intellect, and taste;
It seems by Nature
To give a charm to moral worth
grace to mind;
Lady, thou art her favorite,
In thee they are combined.
By James Kennard, Jr.
Doth the sullen surge of sorrow
troubled spirit roll?
Is the prospect for to-morrow
Darker, storimer for my soul.
Whiter are the sands of ocean,
Beaten by the
So by sorrow's sad emotion
Is the spirit purified.
A SAIL ON THE PISCATAQUA
James Kennard, Jr.
Published June 1848
O'er the dear
Gaily is our light boat
Brightly on its crystal waves,
the morning sun is glancing.
Portsmouth Bridge is left
Now we're past the "Pulpit"
Lift your hat, and bend your head
To the Parson for his blessing.
Stationed on the rocky
From his Pulpit, as we near
Through the pine-tress whispers he,
Solemn words, would we but hear him.
This sweet Nature
Truth reveals to all who need
Thus on life's tumultuous tide
along, we lightly heed it.
Far and near, on either
See the trees like giants
Past each other, up and down,
With a ghostly motion gliding.
From the rocky pass emerged,
Sinking cliffs and
Far receding ushers us
To the loveliest of reaches.
Stretching wide, a beauteous
To the raptured eye is given;
beyond, the blue hills melt
In the clearer blue of heaven.
Rustic dwellings, clumps of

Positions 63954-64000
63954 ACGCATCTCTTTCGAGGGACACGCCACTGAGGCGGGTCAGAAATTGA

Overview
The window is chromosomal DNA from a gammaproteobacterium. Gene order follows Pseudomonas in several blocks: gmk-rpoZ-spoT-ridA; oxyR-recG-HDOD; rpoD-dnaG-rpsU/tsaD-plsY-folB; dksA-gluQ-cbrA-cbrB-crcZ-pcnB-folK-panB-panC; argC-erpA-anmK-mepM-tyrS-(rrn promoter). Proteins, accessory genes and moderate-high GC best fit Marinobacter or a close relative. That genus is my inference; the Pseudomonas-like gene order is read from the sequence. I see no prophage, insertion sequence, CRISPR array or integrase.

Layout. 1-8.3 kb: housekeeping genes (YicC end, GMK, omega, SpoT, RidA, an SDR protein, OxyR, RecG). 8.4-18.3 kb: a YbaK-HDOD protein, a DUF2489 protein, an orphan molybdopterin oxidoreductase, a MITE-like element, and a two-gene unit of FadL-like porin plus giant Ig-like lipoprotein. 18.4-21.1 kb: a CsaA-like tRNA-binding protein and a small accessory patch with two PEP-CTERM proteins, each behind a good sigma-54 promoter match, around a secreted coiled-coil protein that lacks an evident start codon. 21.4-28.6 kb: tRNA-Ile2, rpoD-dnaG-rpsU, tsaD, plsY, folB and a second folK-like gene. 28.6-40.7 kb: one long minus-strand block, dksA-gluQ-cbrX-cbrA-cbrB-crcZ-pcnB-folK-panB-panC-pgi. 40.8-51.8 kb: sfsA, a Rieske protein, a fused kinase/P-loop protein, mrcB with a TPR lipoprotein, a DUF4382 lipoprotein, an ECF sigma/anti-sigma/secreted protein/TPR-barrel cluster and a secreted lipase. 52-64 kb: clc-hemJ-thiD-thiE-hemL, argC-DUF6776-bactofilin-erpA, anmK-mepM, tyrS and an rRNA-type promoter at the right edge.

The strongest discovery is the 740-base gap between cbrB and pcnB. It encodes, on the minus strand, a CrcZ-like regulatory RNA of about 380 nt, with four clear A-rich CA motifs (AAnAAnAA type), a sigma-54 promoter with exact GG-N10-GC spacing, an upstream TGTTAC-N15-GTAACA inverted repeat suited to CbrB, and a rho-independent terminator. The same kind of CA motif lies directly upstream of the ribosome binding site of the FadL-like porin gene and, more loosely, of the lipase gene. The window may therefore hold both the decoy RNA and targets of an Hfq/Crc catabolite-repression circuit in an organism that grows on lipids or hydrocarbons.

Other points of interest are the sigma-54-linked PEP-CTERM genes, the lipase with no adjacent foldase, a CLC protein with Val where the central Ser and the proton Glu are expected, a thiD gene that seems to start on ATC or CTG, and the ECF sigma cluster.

Upland swells, and verdant
Lie around, and over all
Flit the summer lights and shadows.
O'er the river's broad
Here and there, a boat is
Swelling sails and foaming bows
Life unto the scene imparting.
Humble market-wherry there
Lags along with lazy oar;
Here. The lordly
Dashes by, with rushing roar.
Comrades look! the west wind
Flags the sail; the waves grow
Rouse of Aeolus from his sleep!
Whistle, whistle whistle shrilly!
See, obedient to the call,
Q'er the beach, the breeze approaching!
Now our little bark
Leeward gunwale nearly touching.
Luff a little! Ease the sheet
On each side the bright foam flashes;
mouth she holds a bone,
O'er her bow the salt spray dashes.
To and from; long tack and
Rapidly we work up river.
it not to you,
That we thus could sail forever?
LUFF WHEN YOU CAN
BEAR AWAY WHEN YOU
By James Kennard, Jr.
Published February 1847
When the mariner sees, far ahead on the
By the yeasty white waves, in their wildest commotoin,
breakers are lying direct in his path,
He dashes not onward to brave all their wrath,
But, still in his compass and helm placing trust,
Luffs, luffs if he can, bears away when he must.
lightning's sharp flash, mid the thunder's deep roar,When the foaming waves dash on the rocky lee shore,
When Hope disappears, and the terrible form
Death rides triumphant upon the dark storm,
In God and their ship the
bold mariner's trust,
Luff, luff while they can, yield a point when they must.
Then make it your rule, on the billows of life,
So to sail as to shun all commotion and strife;
And thus your
voyage of existence by pleasant,
Hope smile on the future, Joy beam on the present,
If you in the rule of the mariner trust,
luff while you can, bear away when you must.
And when the lee-shore of
grim Death is in view,
And the tempests of fate your lone vessel pursue, --
Even while your last prayers unto God are